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Juergen Juhnke vs Anatoly Karpov
Wch U20 fin-A (1969), Stockholm SWE, rd 6, Aug-23
Spanish Game: Morphy Defense. Mackenzie Variation (C77)  ·  0-1


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Kibitzer's Corner
Jul-11-04  dac1990: This is an excellent Karpov game which deserves a bit more attention.
Nov-03-14  krippp: It's a good game from 18-year-old Karpov, but his opponent is not very strong, repeatedly ignoring good development:

<9.Nf5?!> moves the same piece twice for little compensation. <9.Re1> or <9.Bf4> were more logical.

<16.Bb2?> again moves a piece twice, and does nothing against Karpov's threat of ..Nh4. <16.Qd2> was best: if black wants to retain queens and plays <16..Qg6> then the e-pawn is safe and g2 is guarded, and if <16..Qh5> which prepares two devious plans against f3, then <17.Qf2> and <18.Nd2> hold it. But even <16.Bc1 Qg6 17.Bf4> is better, moving the bishop twice but with tempo, and ready to protect the king with Bg3.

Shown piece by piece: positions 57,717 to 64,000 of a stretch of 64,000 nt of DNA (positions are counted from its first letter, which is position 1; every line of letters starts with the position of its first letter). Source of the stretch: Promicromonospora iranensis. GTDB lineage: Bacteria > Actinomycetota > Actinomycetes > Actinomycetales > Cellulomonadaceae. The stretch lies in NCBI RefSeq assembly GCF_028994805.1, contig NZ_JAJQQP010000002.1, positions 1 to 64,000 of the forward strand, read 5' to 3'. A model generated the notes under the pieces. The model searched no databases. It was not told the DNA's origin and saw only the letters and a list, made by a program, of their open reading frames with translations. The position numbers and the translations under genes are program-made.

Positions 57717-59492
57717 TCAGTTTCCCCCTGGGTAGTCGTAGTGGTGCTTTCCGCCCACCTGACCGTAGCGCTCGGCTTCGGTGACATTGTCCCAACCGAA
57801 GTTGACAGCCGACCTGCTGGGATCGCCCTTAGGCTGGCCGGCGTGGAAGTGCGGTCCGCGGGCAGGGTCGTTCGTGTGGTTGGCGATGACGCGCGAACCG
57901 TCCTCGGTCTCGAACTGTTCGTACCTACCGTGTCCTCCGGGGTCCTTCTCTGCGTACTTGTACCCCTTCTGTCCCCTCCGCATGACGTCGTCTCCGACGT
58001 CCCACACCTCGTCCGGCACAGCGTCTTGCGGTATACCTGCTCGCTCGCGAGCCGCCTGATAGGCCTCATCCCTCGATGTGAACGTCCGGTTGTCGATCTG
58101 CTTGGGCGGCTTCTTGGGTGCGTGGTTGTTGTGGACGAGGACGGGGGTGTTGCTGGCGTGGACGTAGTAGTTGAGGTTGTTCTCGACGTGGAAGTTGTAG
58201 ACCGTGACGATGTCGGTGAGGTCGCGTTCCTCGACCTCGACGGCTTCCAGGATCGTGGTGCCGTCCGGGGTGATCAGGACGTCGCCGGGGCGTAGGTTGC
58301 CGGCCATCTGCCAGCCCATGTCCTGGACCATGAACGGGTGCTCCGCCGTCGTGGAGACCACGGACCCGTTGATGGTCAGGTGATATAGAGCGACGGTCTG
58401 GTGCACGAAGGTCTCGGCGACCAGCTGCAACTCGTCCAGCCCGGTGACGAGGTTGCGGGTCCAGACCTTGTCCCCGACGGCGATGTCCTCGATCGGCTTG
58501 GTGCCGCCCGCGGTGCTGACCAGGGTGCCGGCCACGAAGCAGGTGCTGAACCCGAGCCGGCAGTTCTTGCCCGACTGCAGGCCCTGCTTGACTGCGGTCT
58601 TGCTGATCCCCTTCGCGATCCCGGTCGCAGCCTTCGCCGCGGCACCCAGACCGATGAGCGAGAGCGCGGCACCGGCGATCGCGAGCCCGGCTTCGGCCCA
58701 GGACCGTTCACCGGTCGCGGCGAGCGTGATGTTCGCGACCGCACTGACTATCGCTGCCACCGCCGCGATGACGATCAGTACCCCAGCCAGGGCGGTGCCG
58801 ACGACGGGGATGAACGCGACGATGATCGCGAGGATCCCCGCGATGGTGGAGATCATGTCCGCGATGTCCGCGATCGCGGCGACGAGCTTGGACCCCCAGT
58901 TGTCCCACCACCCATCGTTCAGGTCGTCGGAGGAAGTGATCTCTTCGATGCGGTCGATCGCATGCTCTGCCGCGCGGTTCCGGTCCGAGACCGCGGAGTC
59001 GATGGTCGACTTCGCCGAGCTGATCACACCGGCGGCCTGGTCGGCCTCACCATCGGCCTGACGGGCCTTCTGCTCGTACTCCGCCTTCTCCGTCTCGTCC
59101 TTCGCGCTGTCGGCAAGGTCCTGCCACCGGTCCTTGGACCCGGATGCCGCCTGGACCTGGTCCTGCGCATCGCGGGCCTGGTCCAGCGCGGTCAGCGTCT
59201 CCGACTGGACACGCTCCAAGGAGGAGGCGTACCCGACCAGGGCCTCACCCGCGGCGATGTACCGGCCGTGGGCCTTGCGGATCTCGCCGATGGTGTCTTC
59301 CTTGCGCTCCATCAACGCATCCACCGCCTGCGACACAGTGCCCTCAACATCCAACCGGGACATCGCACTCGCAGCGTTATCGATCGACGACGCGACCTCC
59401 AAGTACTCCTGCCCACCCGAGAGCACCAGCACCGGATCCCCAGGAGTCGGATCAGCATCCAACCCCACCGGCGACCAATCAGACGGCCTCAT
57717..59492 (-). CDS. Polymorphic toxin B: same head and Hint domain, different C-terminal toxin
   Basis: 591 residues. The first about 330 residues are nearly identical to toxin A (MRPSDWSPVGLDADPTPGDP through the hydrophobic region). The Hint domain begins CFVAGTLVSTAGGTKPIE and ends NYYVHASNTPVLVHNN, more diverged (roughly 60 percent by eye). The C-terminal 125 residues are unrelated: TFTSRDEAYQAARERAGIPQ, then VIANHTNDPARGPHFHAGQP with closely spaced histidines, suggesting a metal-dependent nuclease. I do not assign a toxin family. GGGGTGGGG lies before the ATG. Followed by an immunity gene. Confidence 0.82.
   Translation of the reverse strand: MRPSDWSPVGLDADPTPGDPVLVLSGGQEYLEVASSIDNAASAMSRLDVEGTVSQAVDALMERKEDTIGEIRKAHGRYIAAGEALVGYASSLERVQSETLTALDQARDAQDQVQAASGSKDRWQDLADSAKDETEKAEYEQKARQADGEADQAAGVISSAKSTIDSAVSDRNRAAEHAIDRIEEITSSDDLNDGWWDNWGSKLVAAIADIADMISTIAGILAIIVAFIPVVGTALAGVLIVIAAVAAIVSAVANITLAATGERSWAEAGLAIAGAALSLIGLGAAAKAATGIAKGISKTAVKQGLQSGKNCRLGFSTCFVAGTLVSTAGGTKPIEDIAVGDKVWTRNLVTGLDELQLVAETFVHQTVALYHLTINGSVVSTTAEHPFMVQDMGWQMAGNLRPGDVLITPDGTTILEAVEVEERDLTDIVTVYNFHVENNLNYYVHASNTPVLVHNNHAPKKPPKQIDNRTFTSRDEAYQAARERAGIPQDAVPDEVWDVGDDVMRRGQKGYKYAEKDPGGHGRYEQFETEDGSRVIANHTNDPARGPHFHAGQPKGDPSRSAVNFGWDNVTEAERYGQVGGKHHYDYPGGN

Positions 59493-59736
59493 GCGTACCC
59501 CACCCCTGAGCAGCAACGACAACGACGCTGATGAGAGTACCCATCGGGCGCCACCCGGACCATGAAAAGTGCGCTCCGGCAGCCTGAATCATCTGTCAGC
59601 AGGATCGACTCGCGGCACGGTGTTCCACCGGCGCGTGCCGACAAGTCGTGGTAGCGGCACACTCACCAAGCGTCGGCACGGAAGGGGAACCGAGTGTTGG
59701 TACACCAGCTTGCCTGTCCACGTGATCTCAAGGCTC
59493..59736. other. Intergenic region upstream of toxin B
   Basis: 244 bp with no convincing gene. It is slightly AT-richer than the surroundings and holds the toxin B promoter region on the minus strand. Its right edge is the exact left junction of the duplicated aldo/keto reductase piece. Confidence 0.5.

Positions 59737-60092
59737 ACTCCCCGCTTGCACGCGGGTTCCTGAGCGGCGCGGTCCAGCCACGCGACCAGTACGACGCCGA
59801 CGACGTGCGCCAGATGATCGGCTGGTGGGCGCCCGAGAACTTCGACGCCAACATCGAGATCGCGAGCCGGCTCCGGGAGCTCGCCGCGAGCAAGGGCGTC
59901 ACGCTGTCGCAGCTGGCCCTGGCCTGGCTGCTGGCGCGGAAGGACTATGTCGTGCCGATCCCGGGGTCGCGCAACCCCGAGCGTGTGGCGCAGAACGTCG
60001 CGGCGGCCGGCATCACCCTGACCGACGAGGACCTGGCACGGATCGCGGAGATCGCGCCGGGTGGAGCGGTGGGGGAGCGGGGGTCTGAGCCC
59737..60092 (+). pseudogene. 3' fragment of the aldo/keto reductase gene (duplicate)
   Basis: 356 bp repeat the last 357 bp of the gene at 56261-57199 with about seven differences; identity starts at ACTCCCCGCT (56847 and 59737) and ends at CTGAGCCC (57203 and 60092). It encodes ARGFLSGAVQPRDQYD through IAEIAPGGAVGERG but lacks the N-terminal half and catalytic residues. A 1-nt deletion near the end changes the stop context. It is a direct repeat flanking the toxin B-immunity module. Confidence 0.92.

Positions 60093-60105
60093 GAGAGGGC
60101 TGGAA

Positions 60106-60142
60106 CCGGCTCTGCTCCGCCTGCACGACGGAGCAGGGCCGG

<18.Qf2?> again moves a piece twice, and is based upon a lack of calculation. Juhnke probably thought he could trap black's bishop with <19.g4?>, but this weakens f3 dramatically, and if he plays <20.Qg3> to attack the bishop, then <20..Rf8> simply crashes through. Better was <18.Nd2>, and it is better to defend against <18..Bh3> with <19.g3>, threatening the knight if black's queen moves from g-file, and who knows, maybe he'd get to play f4 eventually.

<20.Nd2?> needs no comment. If <19.g3> had been played instead of <19.g4?>, then <20.Nd2 Qxd2?? 21.gxh4> survives. Juhnke's only chance of prolonging the game now was with <20.Bc1 Qf6 21.Nd2>, but <21..e4> destroys him anyway.

Premium Chessgames Member
  TheFocus: <krippp> < It's a good game from 18-year-old Karpov, but his opponent is not very strong, repeatedly ignoring good development>

Yeah, he played kinda junky.

Jan-16-15  SpiritedReposte: <Juhnke Food>
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